Goth Weekend is coming shortly to Whitby with its Victorian ruffles and coquettish corsetry and it’s worth remembering that drinking blood is actually not that wholesome or hygeinic. It probably makes your breath smell a bit, and for every meal there remains a corpse to be disposed of. The Swedish film Let The Right One In (2008) places a 12 year old girl vampire (Lina Leandersson as Eli) in a tawdry nordic housing block.
An older man claiming to be her father, but clearly there as a guardian and provider, collects blood on her behalf by hanging victims upside down over a funnel and a plastic container, then slitting their jugulars. If she goes without blood she begins to rot and smell. If forced to search for food herself she becomes feral and vicious, so there is none of the seduction and submission which is such a staple ingredient of Dracula type vampirism. Instead it is animalistic and brutal.
Oskar (Kåre Hedebrant) is a blond, fair skinned, bullied boy who lives with his mum in a small apartment in the block. Eli and Oskar gravitate towards each other and form a bond. Both are outsiders in their own way and both need each other to assist in the fight against their respective demons. The performances of the two young leads are superb and understated and form the centre of this cold world.
Visually most of the lines in the picture are horizontal or vertical, hardly ever diagonal or curved. Even the trees seem rigid and perpendicular. There is no sumptuousness, no castles, no billowing curtains, just acres of snow, concrete, glass and a most uninviting bar. Despite the fact that a lot of people must live there, hardly anyone goes out and the exteriors are largely deserted and lonely.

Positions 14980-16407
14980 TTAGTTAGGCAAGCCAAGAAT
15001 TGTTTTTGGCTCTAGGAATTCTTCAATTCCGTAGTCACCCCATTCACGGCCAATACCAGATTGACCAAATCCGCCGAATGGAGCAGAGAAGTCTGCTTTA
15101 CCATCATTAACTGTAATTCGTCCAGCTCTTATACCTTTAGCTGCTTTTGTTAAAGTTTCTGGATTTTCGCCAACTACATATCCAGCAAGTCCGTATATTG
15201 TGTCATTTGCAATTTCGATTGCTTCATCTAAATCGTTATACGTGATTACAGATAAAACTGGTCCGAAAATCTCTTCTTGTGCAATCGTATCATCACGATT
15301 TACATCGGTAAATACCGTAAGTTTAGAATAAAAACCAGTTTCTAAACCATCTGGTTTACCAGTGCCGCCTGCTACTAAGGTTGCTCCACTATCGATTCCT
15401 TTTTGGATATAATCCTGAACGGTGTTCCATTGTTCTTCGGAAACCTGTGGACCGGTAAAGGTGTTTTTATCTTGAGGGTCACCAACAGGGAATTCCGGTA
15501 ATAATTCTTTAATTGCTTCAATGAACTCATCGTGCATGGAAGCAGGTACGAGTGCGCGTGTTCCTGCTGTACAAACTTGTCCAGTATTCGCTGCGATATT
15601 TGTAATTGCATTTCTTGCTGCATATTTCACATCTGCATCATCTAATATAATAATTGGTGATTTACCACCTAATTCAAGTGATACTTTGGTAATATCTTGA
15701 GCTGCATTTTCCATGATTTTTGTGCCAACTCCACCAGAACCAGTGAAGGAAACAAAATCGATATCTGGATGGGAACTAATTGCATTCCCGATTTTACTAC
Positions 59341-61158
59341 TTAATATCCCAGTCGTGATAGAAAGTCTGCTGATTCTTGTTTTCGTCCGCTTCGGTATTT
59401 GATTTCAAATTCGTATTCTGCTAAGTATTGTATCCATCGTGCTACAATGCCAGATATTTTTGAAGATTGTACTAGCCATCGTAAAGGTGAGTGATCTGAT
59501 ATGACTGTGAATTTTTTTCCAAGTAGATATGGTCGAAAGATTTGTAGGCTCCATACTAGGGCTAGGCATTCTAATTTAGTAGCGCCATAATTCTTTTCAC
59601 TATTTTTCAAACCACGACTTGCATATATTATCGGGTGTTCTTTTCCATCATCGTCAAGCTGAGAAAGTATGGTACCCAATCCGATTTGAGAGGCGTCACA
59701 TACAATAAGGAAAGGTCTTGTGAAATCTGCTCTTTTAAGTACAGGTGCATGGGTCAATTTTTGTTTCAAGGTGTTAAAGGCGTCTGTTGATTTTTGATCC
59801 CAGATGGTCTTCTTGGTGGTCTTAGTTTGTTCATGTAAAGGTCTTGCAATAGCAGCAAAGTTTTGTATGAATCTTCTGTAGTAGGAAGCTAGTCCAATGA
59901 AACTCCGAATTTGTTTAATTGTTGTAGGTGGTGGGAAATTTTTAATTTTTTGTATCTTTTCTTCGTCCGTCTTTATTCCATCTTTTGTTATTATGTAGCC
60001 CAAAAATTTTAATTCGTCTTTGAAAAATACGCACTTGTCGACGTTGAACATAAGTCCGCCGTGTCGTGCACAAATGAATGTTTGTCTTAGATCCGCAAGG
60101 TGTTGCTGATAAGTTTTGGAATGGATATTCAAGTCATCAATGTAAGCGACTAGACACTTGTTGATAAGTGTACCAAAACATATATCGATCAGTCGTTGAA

We never learn Eli’s origin, or that of the man who acts as her guardian for that matter who comes to a grisly end when a blood collecting foray goes wrong and the little girl, having no one else to turn to, strengthens her bond with Oskar. There is just the brief hint that Eli was once a boy, though this is never really explored in the film, although I believe it plays a larger part in the novel by John Ajvide Lindqvist (2004).
After turning on the ringleader of the bullies and clouting him round the ear with a stick, we know for sure that trouble will surely be visited on Oskar by way of revenge. When it does occur we also assume that, with the help of Eli, he will somehow escape the full force of the cruelty. Indeed this happens, but in such an unexpected, silent, visually surprising way that it seems poetic.
It reminded me in spirit of George Romero’s Martin (1978), a picture that also took vampirism out of its gothic setting and dropped it into small town Pennsylvania in the mid 70’s. If you choose to watch Let The Right One In have some warm blankets, a thermos and a wooly hat on stand-by. Oh, and cancel those swimming sessions you had booked for next week. You won’t want them after this.